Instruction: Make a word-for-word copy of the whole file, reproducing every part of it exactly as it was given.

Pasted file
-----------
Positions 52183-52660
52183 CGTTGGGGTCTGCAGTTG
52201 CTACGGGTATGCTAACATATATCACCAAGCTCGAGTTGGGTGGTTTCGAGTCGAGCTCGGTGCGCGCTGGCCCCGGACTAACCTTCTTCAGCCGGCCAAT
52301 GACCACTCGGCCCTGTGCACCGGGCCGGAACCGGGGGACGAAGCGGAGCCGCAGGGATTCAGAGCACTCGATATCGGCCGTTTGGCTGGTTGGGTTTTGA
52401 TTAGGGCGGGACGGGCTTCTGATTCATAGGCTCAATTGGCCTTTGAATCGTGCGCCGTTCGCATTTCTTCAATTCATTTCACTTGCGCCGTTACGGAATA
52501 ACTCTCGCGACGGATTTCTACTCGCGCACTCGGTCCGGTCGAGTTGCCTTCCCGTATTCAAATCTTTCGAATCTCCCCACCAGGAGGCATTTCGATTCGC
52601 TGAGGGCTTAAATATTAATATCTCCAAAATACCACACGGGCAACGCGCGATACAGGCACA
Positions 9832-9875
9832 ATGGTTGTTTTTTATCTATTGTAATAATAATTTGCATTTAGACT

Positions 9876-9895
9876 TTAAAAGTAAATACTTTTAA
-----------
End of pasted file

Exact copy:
Positions 52183-52660
52183 CGTTGGGGTCTGCAGTTG
52201 CTACGGGTATGCTAACATATATCACCAAGCTCGAGTTGGGTGGTTTCGAGTCGAGCTCGGTGCGCGCTGGCCCCGGACTAACCTTCTTCAGCCGGCCAAT
52301 GACCACTCGGCCCTGTGCACCGGGCCGGAACCGGGGGACGAAGCGGAGCCGCAGGGATTCAGAGCACTCGATATCGGCCGTTTGGCTGGTTGGGTTTTGA
52401 TTAGGGCGGGACGGGCTTCTGATTCATAGGCTCAATTGGCCTTTGAATCGTGCGCCGTTCGCATTTCTTCAATTCATTTCACTTGCGCCGTTACGGAATA
52501 ACTCTCGCGACGGATTTCTACTCGCGCACTCGGTCCGGTCGAGTTGCCTTCCCGTATTCAAATCTTTCGAATCTCCCCACCAGGAGGCATTTCGATTCGC
52601 TGAGGGCTTAAATATTAATATCTCCAAAATACCACACGGGCAACGCGCGATACAGGCACA
Positions 9832-9875
9832 ATGGTTGTTTTTTATCTATTGTAATAATAATTTGCATTTAGACT

Positions 9876-9895
9876 TTAAAAGTAAATACTTTTAA